It's important network users know how to identify social engineering emails — otherwise known as a phishing email.
Why? Because one click on a bad link or one download of an infected attachment could bring a whole network down and wreck a business, especially if it is dependent on its network and data.
So how do you prevent such a disaster from happening? On top of taking the appropriate protective measures such as implementing firewalls, anti-virus software, back-up disaster recovery and business continuity systems for your network, among other measures, it's important for you and your other network users to function as the first line of defense against phishing attempts.
You do that by learning how to spot “phishy” emails and then using that knowledge whenever you consider clicking an email link or attachment.
Here is where you look and what to look for.
The “From” field
Do you know the sender or their email address as being from someone with whom you usually communicate? If no, be wary.
Is the email from outside of your organization and not related to your work? If yes, that's suspicious.
Is the email from inside your company, from a vendor or from someone else with whom you interact but the content seems unlike them or interactions you’ve had with them in the past? If yes, tread carefully.
Is the email address’s domain extension misspelled or odd? Yes? Be careful.
Was the email unexpected? Watch out.
Do you not know or know of the sender? Again, be careful.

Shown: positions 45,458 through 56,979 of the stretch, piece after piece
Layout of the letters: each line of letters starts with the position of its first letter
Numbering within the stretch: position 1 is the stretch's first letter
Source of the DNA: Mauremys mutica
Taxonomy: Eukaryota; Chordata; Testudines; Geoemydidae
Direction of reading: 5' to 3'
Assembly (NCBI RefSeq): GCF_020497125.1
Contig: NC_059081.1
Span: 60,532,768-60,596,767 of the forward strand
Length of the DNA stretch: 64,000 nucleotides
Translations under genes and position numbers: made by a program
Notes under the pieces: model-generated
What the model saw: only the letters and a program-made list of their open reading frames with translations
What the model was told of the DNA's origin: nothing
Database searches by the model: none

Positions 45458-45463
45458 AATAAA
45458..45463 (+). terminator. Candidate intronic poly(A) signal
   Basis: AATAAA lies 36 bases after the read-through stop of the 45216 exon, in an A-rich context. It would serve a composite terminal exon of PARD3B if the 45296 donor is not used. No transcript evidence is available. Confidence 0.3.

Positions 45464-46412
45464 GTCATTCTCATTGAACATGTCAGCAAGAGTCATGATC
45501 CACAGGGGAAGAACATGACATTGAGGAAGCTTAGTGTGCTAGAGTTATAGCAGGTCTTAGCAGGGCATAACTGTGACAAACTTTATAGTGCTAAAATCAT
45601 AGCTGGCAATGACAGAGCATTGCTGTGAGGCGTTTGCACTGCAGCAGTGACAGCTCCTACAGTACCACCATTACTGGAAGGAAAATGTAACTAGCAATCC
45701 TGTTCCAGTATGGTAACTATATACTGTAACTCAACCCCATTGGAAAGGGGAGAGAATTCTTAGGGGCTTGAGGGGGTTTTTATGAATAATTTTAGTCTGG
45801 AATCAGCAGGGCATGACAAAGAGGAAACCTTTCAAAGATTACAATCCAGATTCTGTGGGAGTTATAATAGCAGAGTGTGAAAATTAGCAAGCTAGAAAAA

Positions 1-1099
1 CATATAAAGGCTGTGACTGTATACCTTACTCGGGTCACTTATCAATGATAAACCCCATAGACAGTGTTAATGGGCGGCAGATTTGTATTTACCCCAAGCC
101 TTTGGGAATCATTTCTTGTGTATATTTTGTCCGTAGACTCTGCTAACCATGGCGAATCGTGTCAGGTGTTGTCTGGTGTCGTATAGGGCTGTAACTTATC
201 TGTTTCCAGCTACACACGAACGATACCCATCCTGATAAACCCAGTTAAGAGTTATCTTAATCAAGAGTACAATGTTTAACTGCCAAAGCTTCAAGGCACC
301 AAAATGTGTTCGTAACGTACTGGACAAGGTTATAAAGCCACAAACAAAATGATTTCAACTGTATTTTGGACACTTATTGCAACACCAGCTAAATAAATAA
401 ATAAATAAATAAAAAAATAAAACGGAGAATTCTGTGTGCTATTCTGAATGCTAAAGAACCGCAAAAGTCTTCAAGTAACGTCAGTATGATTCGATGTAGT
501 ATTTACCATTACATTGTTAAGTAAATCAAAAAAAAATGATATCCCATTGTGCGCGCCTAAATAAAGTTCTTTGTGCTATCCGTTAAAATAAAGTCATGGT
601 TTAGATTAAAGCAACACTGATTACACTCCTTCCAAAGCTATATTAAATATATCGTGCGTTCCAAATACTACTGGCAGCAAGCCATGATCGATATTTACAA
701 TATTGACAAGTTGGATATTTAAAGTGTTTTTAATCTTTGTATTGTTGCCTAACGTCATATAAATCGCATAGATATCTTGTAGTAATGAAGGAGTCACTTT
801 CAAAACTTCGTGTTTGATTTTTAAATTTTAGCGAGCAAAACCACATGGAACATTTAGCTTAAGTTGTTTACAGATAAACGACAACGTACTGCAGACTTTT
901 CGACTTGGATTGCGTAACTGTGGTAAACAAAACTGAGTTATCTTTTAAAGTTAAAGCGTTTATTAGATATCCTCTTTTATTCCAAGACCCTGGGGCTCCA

The “To” field
Were you cc’d on an email to a number of people but don’t know the other people copied? If yes, regard this with care.
Was the email seemingly to a group of people, perhaps people with last or first names starting with the same letter or people across multiple departments for no apparent good reason? If yes, be wary.
The “Date” field
Was the email sent at an unusual time, like around midnight or shortly thereafter? Yes? Be careful.
The “Subject” field
Did the email you received have a subject that does not seem to pertain to the content. Yes? That's suspicious.
Is the message a response to an email you never sent. If yes, that's annoying and dangerous.
You place your mouse arrow or mouse hand over a hyperlink in the body of the email, but find the link is to a different address than the one indicated in the message. Yes? Watch out.
The email body is nothing but hyperlinks. No text. No explanation. No nothing. No kidding — stay away!
You get an email with a misspelled link. Be careful.
You are being told to click on a link or download an attachment, either to gain a reward of some kind or to avoid some negative consequence. Stay away.
The email is unusual and/or is badly written with bad grammar or spelling mistakes. Be very careful.
Something just seems phishy about the email. It's probably a phish.
The email supposedly notifies you of bad information or an embarrassing photo of you and urges you to click a link to see it. Don't click it!
The email bears an attachment for which you never asked, that doesn’t make sense and that you were not expecting. Annoying and likely dangerous. Avoid.
The attached file seems unsafe (is a PDF, Word doc, or some other file than a txt) and may even have been labeled as that by scanning software. If yes, stay away.
Now that you are forwarned, you are forearmed. Be the first line of defense. If it’s phishy, don’t bite. Otherwise you and your network could become someone else's lunch.
About R.K. Black, Inc.
R.K. Black, Inc. is an Oklahoma City-based, family-owned leading provider of office technology solutions to small and medium-sized businesses in Oklahoma and Kansas. We specialize in everything business technology from copier, fax, printer and scanner technology to document management, onsite paper shredding services, VoIP phone systems and managed IT support to video surveillance solutions.
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